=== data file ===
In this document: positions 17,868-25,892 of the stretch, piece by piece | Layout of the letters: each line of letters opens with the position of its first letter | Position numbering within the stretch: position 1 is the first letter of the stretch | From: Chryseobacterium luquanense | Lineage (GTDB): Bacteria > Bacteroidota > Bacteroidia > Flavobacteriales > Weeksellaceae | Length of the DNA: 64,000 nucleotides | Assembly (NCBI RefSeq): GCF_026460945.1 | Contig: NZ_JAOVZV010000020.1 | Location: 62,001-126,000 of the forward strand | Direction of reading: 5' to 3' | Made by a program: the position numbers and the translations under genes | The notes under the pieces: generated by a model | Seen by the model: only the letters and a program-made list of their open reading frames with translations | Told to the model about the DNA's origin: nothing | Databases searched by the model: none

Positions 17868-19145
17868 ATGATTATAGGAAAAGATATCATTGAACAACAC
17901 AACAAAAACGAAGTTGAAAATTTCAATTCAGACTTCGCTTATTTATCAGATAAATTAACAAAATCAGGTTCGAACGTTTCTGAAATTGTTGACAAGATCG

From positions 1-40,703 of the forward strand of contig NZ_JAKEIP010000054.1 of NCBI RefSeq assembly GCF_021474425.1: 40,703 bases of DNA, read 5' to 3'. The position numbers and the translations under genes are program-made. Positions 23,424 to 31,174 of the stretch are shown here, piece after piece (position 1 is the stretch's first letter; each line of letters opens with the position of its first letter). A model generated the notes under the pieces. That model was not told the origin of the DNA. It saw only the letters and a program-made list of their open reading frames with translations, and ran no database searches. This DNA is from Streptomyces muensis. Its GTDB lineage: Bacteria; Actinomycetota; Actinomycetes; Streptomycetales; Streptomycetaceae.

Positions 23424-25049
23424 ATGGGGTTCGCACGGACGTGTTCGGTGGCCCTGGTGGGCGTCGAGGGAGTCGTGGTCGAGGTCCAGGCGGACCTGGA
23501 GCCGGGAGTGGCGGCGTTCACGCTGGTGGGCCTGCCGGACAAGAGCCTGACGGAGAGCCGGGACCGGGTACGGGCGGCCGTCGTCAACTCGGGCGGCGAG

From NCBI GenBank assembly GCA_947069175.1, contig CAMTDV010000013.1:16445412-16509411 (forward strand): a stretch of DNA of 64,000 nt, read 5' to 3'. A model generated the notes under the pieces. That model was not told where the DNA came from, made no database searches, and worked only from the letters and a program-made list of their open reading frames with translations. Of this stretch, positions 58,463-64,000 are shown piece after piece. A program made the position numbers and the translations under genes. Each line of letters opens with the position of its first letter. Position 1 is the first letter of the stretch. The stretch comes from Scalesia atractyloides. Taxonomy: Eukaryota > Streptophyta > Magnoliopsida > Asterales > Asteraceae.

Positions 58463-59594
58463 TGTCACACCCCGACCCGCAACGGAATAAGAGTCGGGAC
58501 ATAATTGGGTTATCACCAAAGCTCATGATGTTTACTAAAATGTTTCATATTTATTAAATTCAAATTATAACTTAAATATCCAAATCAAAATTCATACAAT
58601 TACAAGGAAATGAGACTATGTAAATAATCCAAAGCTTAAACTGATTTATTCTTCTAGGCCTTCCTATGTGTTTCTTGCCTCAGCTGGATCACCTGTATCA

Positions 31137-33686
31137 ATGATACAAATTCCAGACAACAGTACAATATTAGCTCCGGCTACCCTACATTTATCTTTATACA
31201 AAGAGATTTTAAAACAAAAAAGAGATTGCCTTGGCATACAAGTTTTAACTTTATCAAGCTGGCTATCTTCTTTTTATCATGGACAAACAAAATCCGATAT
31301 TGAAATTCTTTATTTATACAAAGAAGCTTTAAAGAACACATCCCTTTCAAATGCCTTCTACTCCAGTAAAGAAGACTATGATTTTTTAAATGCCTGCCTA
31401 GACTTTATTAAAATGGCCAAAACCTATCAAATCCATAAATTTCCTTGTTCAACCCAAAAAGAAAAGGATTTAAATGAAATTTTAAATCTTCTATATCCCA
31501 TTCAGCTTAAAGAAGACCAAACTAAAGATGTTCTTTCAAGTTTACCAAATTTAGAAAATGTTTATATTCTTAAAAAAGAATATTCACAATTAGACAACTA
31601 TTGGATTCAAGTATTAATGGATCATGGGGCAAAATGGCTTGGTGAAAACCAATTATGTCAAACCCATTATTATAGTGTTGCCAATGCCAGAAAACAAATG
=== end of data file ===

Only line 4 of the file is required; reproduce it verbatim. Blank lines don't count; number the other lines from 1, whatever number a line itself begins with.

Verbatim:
17901 AACAAAAACGAAGTTGAAAATTTCAATTCAGACTTCGCTTATTTATCAGATAAATTAACAAAATCAGGTTCGAACGTTTCTGAAATTGTTGACAAGATCG